IN THE film Godfather: Part III, Michael Corleone (played by Al Pacino) famously complained: “Just when I thought I was out, they pull me back in.”

Pacino’s mafia character was referring to a rather unpleasant chapter in his life which he thought had finally closed. To his chagrin, a family member informed him in the kitchen, of all places, that this old wound had been reopened, writes Thelma Etim.

Some of the world’s most embattled international air cargo carriers probably ended last week feeling the same as Corleone. For the second time, a cartel consisting of the cargo divisions of Air Canada, Air France-KLM, British Airways, Cargolux, Cathay Pacific Airways, Japan Airlines, LAN Chile, Martinair, Qantas, SAS and Singapore Airlines all discovered they have been collectively fined almost €800m by the European Commission.

The governing body says they operated a price-fixing cartel from December 1999 to February 2006, even though the arguments had previously been thrown out of court.

But airfreight price fixing, allegedly involving flights from, to and within the European Economic Area and consisting of numerous ‘illegal’ contacts between airlines, at both bilateral and multilateral level “in order to fix the level of fuel and security surcharges”, did take place according to a new official statement from the Commission.

All but one of the cartel – Australia’s Qantas – successfully appealed against the Commission’s November 2010 ruling in the European Union’s General Court which, five years later, annulled the decision against them, concluding there had been a “procedural error”.

But the court did not rule on the existence of the cartel, notes the Commission’s latest statement, issued last week. Instead it maintains that these carriers participated in a price-fixing cartel. It therefore re-established the fines.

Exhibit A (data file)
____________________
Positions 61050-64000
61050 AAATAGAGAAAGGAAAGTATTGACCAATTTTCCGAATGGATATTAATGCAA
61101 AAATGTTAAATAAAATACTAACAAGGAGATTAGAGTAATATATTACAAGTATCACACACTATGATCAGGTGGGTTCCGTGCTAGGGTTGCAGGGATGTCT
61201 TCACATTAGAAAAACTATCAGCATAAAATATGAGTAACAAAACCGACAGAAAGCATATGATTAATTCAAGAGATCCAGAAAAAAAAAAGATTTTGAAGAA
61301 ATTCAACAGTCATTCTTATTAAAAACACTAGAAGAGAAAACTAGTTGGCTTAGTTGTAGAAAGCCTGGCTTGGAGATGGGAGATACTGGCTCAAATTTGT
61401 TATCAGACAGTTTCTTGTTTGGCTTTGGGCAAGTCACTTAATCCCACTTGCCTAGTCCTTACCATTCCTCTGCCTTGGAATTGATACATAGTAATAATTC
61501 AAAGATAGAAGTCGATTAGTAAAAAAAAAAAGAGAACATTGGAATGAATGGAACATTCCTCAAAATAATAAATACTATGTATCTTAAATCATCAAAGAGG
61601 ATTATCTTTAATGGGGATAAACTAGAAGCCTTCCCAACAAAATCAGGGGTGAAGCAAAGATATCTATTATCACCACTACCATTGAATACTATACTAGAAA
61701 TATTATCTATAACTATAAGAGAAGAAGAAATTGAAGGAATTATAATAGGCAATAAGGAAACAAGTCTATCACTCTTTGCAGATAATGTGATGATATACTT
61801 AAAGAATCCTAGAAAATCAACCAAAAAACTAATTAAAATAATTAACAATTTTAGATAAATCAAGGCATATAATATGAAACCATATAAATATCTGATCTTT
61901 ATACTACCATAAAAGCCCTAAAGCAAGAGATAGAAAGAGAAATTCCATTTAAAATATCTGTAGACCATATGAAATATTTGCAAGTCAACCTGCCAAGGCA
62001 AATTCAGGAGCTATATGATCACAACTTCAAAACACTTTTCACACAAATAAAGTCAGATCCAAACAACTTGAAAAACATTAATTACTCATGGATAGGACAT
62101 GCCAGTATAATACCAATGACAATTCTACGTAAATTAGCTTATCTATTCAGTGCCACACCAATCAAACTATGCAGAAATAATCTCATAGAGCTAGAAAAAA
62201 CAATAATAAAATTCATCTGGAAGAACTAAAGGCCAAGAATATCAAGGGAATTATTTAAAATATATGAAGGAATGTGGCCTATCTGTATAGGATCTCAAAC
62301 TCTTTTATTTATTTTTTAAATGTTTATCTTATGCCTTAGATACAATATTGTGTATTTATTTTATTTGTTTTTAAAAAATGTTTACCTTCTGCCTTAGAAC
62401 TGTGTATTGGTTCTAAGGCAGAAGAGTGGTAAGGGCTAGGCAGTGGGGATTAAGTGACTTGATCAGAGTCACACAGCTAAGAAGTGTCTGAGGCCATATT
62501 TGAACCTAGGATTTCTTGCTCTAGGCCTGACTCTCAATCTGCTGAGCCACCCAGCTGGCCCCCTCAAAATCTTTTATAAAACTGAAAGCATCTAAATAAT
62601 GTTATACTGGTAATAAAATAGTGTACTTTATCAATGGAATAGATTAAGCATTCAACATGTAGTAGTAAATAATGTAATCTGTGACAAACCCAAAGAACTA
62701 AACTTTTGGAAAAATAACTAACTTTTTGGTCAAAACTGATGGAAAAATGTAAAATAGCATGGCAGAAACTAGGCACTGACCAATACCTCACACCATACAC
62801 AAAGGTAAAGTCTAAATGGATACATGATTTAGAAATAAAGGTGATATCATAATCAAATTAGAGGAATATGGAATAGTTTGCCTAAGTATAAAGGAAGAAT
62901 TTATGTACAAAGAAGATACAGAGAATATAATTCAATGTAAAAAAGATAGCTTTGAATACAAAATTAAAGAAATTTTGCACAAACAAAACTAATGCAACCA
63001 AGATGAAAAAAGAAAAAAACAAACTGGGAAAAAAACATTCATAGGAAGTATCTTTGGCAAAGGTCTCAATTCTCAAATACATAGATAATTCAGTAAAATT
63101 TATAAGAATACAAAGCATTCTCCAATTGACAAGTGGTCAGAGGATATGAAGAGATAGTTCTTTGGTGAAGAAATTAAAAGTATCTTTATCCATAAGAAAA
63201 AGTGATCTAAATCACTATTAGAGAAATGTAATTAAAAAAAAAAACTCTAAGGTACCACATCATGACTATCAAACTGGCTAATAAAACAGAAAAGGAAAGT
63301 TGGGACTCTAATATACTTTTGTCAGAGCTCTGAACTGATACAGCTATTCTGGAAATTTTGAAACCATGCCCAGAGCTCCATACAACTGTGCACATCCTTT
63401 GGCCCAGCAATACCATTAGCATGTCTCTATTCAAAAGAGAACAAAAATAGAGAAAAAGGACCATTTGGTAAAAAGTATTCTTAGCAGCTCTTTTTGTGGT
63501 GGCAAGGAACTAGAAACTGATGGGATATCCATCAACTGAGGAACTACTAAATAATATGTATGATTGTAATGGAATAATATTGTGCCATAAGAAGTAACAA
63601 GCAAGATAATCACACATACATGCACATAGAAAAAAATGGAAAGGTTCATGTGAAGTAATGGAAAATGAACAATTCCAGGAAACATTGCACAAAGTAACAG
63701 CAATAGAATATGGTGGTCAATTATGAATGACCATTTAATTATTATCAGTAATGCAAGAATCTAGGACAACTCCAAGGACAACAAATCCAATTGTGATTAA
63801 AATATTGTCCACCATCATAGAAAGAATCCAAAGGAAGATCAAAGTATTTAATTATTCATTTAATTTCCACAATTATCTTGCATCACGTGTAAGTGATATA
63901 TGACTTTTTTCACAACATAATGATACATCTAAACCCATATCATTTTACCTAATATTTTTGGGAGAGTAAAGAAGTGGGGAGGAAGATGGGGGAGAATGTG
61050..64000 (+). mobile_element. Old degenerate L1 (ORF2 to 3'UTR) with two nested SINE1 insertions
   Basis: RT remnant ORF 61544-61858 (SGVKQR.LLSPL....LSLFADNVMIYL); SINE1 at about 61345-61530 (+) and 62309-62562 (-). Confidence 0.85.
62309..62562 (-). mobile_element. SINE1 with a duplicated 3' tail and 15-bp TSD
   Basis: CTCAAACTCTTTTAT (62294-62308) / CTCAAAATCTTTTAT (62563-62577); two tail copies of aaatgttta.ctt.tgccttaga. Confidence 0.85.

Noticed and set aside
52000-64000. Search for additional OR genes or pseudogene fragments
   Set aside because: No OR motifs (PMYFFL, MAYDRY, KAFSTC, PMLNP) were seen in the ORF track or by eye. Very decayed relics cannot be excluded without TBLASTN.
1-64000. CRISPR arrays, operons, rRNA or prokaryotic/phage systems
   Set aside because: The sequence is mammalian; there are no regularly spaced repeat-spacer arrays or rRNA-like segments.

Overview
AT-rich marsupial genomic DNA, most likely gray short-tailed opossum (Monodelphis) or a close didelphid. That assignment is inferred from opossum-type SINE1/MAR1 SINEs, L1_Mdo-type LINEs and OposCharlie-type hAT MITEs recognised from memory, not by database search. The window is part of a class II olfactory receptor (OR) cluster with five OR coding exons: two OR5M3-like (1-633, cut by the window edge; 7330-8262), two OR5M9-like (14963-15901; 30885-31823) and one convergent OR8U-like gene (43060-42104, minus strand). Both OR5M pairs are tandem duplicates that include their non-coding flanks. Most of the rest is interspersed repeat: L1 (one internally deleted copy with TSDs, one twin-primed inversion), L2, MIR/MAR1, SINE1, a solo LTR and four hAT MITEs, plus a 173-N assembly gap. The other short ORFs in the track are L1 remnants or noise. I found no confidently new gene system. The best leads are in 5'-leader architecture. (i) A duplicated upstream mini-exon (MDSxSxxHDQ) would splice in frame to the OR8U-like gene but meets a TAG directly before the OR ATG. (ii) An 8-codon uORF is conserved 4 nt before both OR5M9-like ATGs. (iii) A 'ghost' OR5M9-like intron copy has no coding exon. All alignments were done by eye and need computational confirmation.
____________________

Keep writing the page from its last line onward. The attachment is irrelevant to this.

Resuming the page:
“This new decision addresses the procedural error identified by the General Court while remaining identical in terms of the anti-competitive behaviours targeted by the Commission,” the statement points out.

“The decision confirms that the Commission will not let cartels go unpunished. Cartels are illegal and cause consumers and business to suffer,” it adds.

Commissioner Margrethe Vestager, who is responsible for competition policy, is unequivocal in her quest to effectively enforce competition rules in the areas of antitrust and cartels. “Millions of businesses depend on air cargo services, which carry more than 20 per cent of all EU imports and nearly 30 per cent of EU exports,” she notes. “Working together in a cartel rather than competing to offer better services to customers does not fly with the Commission.”

Vestager adds: “Today’s (17 March 2017) decision ensures that companies that were part of the air cargo cartel are sanctioned for their behaviour.”

The 12th cartel member, Lufthansa and its subsidiary Swiss International Air Lines, received full immunity from fines, as it brought the cartel to the Commission’s attention and provided valuable information.

The individual fines are listed below:

Fine (€)* Reduction under the Leniency Notice
Air Canada 21 037 500 15%
Air France 182 920 000 20%
KLM 127 160 000 20%
Martinair 15 400 000 50%
British Airways 104 040 000 10%
Cargolux 79 900 000 15%
Cathay Pacific Airways 57 120 000 20%
Japan Airlines 35 700 000 25%
LAN Chile 8 220 000 20%
SAS 70 167 500 15%
Singapore Airlines 74 800 000
Lufthansa 0 100%
Swiss International Air Lines 0 100%

(*) Legal entities within the undertaking may be held jointly and severally liable for the whole or part of the fine imposed.